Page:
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 James Carter Arnold

James Carter Arnold

Birth
Death 5 Feb 1898 (aged 46)
Burial Dallas, Dallas County, Texas, USA
Plot Block 18 Lot 6
Memorial ID 18062 · View Source
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James C. Arnold, chief of police of the city of Dallas, was born near Wellington, Morgan county, Georgia, April 29, 1851. His parents were W. B. and Martha B. (Bostwick) Arnold, both natives of Georgia. His father was a merchant of Social Circle, Walton county, Georgia, at the commencement of the war, and enlisted in the Confederate service as private and served until the war closed, mostly on the coast of Georgia. He was a supporter of Breckenridge and Lane in the presidential race in 1860, and a strong advocate of state rights, and was for many years, a prominent member of the Baptist church. He was born August 31, 1820. Martha B., his wife, was born August 24, 1824, and died August 15, 1854, a member of the Baptist church from early childhood. There were born to these parents, seven children, three of whom died at an early age. John H., the oldest, at the commencement of the war, enlisted for six months, defending the coast of Georgia, but later joined the Fifty-third Georgia regiment and served under General Longstreet until the time of his death, December 26, 1862. William T., the second son, served in the Second Georgia regiment during the war and is still living, and has been for sixteen or eighteen years, district and county clerk of Sabine county, Texas. Emma D. Arnold, their daughter, sister of James C., the wife of M. A. Parker, is living in Atlanta, Georgia; Mr. Parker served in the Fifty-third Georgia regiment during the war under Longstreet.
James Carter Arnold, the subject of this sketch, was raised in Morgan and Walton counties, Georgia, went to school at Social Circle and old Fair Play, same state, and left his home for Carroll county, Mississippi, on the 14th of February, 1866, and there worked on a farm for P. H. Echols, W. A. Gayden and Col. J. D. McLemore, and in December, 1869, came to Texas to Dr. R. S. McLemore (a son of Col. J. D. McLemore), who owned Camp's Ferry, on Sabine river, in Upshur county, and lived with him until 1871, when McLemore sold the Ferry to A. Ferguson and W. L. Wilbrun; he was then in their employ until the fall of 1872; he then went in to partnership with E. B. Winn in supplying contractors with beef. The contractors were building the first fourteen miles of railway from Longview west. He then went from there to Fort Worth, expecting to be engaged in the same business, but the railroad suspended operations west of Dallas. He then followed the grocery business for a time, connecting himself with the firm of Connell, Arnold & co., at Fort Worth. He remained there for a short time. He closed out and came to Dallas in April, 1874, and has been a resident of Dallas ever since.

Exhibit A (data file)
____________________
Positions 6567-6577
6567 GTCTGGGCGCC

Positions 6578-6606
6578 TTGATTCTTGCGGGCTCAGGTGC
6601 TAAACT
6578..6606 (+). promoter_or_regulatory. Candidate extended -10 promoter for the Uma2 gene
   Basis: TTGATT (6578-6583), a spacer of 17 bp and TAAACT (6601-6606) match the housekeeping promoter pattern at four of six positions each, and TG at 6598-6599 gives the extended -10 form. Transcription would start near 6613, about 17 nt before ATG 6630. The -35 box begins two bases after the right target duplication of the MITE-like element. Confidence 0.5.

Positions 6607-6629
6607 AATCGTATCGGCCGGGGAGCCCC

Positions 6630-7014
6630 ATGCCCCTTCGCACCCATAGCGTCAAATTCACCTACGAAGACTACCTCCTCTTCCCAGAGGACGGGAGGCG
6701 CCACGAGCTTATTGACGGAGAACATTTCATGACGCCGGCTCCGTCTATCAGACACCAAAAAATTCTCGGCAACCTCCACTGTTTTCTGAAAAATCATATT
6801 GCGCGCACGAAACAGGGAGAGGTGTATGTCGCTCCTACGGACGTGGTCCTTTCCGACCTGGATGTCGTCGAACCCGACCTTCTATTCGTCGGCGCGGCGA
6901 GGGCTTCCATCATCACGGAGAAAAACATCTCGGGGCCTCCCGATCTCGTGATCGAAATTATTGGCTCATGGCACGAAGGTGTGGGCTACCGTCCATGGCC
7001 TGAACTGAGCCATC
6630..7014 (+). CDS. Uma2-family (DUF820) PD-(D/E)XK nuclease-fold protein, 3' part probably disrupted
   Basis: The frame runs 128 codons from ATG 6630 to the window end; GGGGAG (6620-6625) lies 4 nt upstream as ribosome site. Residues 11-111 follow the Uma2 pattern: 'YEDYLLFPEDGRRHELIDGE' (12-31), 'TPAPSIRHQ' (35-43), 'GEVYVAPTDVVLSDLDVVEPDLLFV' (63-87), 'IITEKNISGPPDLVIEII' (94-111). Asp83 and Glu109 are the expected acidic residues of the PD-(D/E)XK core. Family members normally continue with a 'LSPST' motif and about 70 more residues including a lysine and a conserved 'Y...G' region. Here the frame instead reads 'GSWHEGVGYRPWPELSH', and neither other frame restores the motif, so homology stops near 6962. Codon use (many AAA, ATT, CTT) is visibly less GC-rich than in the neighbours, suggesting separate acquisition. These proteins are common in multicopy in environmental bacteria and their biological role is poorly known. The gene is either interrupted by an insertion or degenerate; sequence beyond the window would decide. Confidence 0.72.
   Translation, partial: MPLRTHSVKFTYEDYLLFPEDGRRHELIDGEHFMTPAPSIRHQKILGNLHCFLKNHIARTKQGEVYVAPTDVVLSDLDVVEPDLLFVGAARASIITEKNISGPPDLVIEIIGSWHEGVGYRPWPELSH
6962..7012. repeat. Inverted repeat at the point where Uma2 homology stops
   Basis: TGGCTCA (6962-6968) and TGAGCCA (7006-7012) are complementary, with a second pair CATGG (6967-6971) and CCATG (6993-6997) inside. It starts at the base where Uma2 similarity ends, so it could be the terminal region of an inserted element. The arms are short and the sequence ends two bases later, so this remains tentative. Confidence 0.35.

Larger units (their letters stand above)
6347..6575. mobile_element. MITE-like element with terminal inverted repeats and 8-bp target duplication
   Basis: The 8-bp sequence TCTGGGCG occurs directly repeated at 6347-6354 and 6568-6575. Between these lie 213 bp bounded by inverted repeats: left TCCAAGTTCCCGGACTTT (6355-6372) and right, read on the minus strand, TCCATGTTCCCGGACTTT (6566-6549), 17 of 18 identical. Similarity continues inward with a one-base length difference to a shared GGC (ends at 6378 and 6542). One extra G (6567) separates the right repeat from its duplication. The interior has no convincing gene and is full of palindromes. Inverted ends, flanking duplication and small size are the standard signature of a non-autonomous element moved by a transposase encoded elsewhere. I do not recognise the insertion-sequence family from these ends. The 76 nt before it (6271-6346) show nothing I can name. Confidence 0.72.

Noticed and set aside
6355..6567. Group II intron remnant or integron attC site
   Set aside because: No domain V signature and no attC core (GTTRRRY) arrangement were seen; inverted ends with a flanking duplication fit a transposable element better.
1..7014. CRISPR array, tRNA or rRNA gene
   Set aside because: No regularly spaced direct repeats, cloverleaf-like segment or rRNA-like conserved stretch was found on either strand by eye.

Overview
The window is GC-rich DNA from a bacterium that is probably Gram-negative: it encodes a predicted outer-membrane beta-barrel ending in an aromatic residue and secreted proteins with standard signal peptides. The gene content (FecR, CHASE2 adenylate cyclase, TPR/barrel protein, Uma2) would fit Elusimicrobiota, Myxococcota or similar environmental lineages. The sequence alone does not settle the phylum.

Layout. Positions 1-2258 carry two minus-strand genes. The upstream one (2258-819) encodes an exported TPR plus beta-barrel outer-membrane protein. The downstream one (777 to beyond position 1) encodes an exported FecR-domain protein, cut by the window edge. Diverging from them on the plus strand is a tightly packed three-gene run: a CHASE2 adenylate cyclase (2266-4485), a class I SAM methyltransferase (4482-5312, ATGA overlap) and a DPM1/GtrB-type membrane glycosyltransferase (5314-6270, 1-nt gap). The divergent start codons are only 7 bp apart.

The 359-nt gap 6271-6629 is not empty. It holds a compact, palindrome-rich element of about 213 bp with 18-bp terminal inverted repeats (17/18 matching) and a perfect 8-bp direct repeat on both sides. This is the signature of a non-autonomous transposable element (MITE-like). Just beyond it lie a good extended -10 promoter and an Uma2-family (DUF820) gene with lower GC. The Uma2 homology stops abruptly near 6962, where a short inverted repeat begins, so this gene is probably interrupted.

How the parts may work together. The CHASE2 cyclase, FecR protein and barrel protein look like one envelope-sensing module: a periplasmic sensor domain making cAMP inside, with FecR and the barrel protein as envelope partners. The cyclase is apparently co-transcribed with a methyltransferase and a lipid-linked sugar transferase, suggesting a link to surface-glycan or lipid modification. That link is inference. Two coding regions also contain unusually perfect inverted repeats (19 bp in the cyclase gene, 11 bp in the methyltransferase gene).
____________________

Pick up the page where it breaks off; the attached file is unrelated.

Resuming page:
After coming to Dallas, he was engaged in different vocations, first in the meat business and then in the hide business, until November 5, 1874, when he was appointed on the police force of the city of Dallas under General W. L. Cabell, mayor, and June Peak, marshal. He served as patrolman and mounted officer until 1879, when he was appointed deputy city marshal under W. F. Morton, who was then city marshal. In June, 1881, he was appointed city marshal, vice W. F. Morton, resigned, and then an election was ordered to fill the unexpired term of W. F. Morton, at which election he was chosen, and has held the position of city marshal and chief of police ever since that time by virtue of an election and the choice of the people of Dallas up to the present time. During these periods of elections for chief of police of the city of Dallas, from 1881, up to the present time, he has had only five opponents, and at the last city Democratic convention, which was held April, 1892, he was the unanimous choice of that convention as the nominee of the Democratic party for the office, and was elected without opposition. This would have been his twenty-fourth year as a member of the police force, and during all these years of service, both as a subordinate, and an official, his acts have been for the fulfillment of the law without endangering life or limb to those violating the law, which was his sworn duty to have executed. By, and under, his jurisdiction, the police department has grown in efficiency from year to year, until now, it is regarded as being without a peer in any city of a similar size in the United States. He was ready, quick and genial in his manner, cool and clear-headed, and his wonderful success in dealing with men was due to these qualifications, together with the courage displayed by him in his official capacity in arresting many desperate criminals and violators of the law. He was a member of the following charitable and benevolent orders: Masonic, K. of P., I. O. O. F., and the Elks.
He was married in 1871, to Miss Callie Staples, daughter of David W. and M. A. Staples of Talladega, Alabama. She is an estimable Christian lady, a member of the First Baptist church, of which church, Mr. Arnold was a member for about eighteen years.
February 6, 1898, Dallas Daily Times Herald, p. 1, col. 1; p. 2, col. 1-3.


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  • Maintained by: Find A Grave
  • Added: 25 Oct 2000
  • Find A Grave Memorial 18062
  • Find A Grave, database and images (https://www.findagrave.com : accessed ), memorial page for James Carter Arnold (29 Apr 1851–5 Feb 1898), Find A Grave Memorial no. 18062, citing Greenwood Cemetery, Dallas, Dallas County, Texas, USA ; Maintained by Find A Grave (contributor 8) .